I’m also excited to grow my local community by participating in more markets than ever. I recently was accepted into my first outdoor craft market (Edmonds Spring Fest), so I’m looking forward to expanding the types of markets I can vend at by purchasing my first market tent. I’m a bit nervous about the prospect of setting it up for the first time, but I can’t wait for how many more opportunities it will open up beyond being limited to only doing indoor shows.

We live in harmony when we’re in touch with the world around us.

For me, harmony has a lot to do with the choices we make in service to personal growth and wisdom. A lot of times, this translates to priorities and boundaries.

Because I currently work as a teacher three days a week, harmony means that I prioritize the tasks I need to accomplish for Yardia in the amount of time I have allocated to working on my business. At this season, I work six days a week (three teaching, three with Yardia) and my day off is FULLY off. I don’t check social media, I don’t ship out orders, I don’t respond to emails or other work messages on my day off. Instead, I replenish myself in whatever way feels best. Sometimes this is going for a hike, sometimes it’s spending the day in the garden, sometimes it’s cleaning and taking care of household tasks, sometimes it’s spending the day with friends, and sometimes it’s lying on the couch and reading a book from start to finish. I don’t think work-life balance is always possible, but I do think that work-life harmony is. We just need to figure out what to prioritize and then set boundaries around whatever else doesn’t match up to those priorities.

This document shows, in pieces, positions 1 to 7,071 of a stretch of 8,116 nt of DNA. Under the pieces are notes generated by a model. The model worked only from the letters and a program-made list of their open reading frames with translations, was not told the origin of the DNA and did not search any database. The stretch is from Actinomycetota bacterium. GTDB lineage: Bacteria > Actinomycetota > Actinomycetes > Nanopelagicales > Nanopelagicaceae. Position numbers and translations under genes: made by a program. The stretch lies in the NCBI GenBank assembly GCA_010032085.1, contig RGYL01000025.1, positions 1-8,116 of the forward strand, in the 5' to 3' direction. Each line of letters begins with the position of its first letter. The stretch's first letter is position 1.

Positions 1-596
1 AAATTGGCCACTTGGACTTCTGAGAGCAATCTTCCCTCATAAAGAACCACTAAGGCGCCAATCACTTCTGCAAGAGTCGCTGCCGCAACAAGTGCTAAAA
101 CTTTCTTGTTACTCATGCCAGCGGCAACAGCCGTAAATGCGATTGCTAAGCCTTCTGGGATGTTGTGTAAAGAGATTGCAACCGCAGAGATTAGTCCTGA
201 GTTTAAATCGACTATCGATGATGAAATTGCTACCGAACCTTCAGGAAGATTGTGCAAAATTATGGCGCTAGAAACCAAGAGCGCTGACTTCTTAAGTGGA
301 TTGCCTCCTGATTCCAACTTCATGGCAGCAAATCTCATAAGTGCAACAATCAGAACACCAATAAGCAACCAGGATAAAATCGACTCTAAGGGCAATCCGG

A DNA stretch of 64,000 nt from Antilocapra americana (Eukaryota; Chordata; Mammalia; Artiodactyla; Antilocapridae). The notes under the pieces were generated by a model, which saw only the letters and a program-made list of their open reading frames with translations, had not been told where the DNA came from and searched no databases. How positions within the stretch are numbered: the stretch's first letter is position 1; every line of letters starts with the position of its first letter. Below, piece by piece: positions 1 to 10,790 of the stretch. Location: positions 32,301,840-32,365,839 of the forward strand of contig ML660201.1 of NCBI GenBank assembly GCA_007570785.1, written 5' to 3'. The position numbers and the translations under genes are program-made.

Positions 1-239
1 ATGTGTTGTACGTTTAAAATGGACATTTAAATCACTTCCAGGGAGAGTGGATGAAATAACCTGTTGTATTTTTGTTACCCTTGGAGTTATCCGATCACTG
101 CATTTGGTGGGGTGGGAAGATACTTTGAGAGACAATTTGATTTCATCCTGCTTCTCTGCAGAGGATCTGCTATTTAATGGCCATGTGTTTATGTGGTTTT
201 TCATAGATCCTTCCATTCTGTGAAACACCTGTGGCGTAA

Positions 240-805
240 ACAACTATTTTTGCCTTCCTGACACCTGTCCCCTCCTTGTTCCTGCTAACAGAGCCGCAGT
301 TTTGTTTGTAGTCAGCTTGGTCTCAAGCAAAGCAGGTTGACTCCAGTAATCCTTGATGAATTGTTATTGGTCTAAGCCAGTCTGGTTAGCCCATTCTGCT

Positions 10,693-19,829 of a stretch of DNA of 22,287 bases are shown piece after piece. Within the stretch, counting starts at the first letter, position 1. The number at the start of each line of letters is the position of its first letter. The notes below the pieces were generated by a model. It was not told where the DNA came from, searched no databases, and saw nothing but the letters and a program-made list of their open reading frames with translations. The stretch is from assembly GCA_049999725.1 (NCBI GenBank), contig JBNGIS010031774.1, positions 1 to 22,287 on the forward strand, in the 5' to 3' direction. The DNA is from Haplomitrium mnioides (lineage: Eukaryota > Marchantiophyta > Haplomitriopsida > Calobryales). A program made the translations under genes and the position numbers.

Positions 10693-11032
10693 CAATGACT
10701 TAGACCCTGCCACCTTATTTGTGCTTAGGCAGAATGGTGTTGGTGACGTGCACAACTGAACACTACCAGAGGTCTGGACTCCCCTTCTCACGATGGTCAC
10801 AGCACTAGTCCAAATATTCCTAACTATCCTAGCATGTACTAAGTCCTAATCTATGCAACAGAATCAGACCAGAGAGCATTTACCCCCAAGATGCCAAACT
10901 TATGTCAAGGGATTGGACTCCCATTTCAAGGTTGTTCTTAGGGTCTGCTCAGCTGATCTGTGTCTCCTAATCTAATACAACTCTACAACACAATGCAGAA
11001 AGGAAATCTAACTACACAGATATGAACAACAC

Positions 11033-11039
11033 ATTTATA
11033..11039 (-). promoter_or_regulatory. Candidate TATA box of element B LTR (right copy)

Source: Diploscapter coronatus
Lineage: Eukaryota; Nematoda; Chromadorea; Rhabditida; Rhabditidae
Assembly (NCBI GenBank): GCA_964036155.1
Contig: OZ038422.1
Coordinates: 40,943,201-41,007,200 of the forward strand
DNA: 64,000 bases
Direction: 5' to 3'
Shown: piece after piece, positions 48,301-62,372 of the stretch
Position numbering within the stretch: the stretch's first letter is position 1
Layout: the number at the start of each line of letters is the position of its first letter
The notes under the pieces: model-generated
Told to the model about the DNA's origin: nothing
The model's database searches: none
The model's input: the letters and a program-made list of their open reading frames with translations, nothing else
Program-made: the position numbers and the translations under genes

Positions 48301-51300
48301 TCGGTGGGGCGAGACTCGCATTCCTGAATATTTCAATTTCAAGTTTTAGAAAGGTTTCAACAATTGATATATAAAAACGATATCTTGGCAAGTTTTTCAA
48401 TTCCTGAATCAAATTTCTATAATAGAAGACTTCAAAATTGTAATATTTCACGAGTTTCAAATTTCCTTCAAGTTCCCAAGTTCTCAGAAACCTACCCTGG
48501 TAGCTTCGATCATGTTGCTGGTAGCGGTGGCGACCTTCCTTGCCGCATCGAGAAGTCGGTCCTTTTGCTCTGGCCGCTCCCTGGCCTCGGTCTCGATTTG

With the value of harmony, some of Yardia’s goals for this year include to expand the day off from one to two days—and to keep that time sacred; to say yes to more craft markets and no to more custom paintings; and to determine what the small steps to accomplish my long-term goals are and to go all in on those with consistency, ambition and grace.

And these are Yardia's core values! As you can see, because Yardia is currently a one-woman business, they align to my own values expressed through my art and business goals. In time as Yardia grows, these values will continue to serve as a north star in guiding the company's path forward.